Initially the new recruits, dressed in physically unsuitable short skirt uniforms, are discouraged by the unsupportive baseball fans; however, they are admirably portrayed by the director, Penny Marshall, as women who are encouraging of each other despite their obvious team rivalry. Marshall manages to show how American women of the ’40s were often conflicted between their personal ambition and their nationally prescribed duty. Eventually the public begins to appreciate the women’s league for both their skills and their looks with newspaper headlines eventually conceding that “Girls really do play baseball.”
The women of the baseball teams grow in respect and support of each other, and mutual respect is also nurtured between coach Dugan and the women after their initial opposition toward each other. Dugan’s emotional journey is shown as the most altered because at the end of the war, when the baseball-playing men are set to return from overseas, he is offered a new position in the male league, but he refuses it to stay with the women’s league.
“A League of Their Own” is a film that is still celebrated as a great sports movie after over a quarter of a century since its release. It is a film than depicts women as the central characters on the screen and gives them varied and detailed storylines. This film highlights the fact that women playing major league baseball was a significant event in the history of sports and society in the 1940s, and ensures that this event is never forgotten or discarded.
Many female sports movies focus on the athletic goal usually as a secondary matter; director Penny Marshall highlights the women’s athleticism and also uses this film to accentuate the everyday adversities, boundaries, and glass ceilings that women outside of the home, outside of the current “norm,” will face.
The underdog in this story is Kit Keller who ends up achieving the final win, while eventually gaining a better understanding of her sister Dottie. Kit and the other female players are repeatedly told that there’s “no crying in baseball”; however, they retain their full emotional range and still succeed in the sports arena. In the regular reunions of the cast since the release of the film, art reflects life as the depictions of the sisterhood of the Rockford Peaches has lasted offscreen as well.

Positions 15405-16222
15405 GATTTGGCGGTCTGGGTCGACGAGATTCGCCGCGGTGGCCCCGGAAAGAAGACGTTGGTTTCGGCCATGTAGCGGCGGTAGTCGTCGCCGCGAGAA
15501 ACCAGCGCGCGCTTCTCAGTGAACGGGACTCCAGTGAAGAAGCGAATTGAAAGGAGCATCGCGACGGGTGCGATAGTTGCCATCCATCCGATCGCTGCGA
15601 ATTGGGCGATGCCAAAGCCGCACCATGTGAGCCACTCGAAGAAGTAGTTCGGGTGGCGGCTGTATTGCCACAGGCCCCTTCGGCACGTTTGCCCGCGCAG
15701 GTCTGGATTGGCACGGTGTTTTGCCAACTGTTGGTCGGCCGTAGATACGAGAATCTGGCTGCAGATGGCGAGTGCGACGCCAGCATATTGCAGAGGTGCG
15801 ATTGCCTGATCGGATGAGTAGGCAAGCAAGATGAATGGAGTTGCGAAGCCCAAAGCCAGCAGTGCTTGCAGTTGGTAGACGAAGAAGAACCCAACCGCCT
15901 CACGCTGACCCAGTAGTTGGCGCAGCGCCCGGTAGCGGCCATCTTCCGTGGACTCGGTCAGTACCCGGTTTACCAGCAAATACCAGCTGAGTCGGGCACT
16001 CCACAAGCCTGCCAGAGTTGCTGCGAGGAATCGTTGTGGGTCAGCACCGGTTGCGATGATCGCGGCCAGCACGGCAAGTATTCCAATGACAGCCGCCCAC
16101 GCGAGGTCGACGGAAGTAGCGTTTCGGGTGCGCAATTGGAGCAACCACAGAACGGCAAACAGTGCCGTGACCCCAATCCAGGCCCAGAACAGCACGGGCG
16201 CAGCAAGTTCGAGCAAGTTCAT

The women’s league teams are base stealers in the sports arena: slowly but surely they creep their way into the hearts and minds of the American public, both in the 1943 to 1954 All-American Girls Professional Baseball League and in the canon of favourite sports movies. What was supposed to be a temporary measure to entertain the American public during the horrors of war became a successful “product” with nearly a million spectators at the peak of their games. At the final of the World Women’s Series, Hinson says to her sister and team rival, “Play great,” as sisterhood trumps game rivalry.
The film concludes with a reunion of the women league players, but most significantly with the reconnection of the sisters Dottie and Kit who through time had become estranged because of baseball and team rivalry and then individual family dynamics.
“A League of Their Own” is a monument to the collaborations, relationships, and friendships of women both on-screen and behind the camera. The female writer, Kim Wilson, manages to intricately portray the familiar struggles of women, and for nearly three decades viewers of all genders and ages have recognised themselves in the characters portrayed. This film has been the vehicle by which many people have decided that it is OK to get “dirt in the skirt” on the way to achieve their personal goals.
Majorie H. Morgan is a writer, playwright, and journalist with special interest in cultural and social politics. Marjorie writes both critically and creatively for a number of national and international publications, such as The Guardian and Reader’s Digest, and she was also shortlisted for the 15th Windsor Fringe International Kenneth Branagh Drama Award in 2018.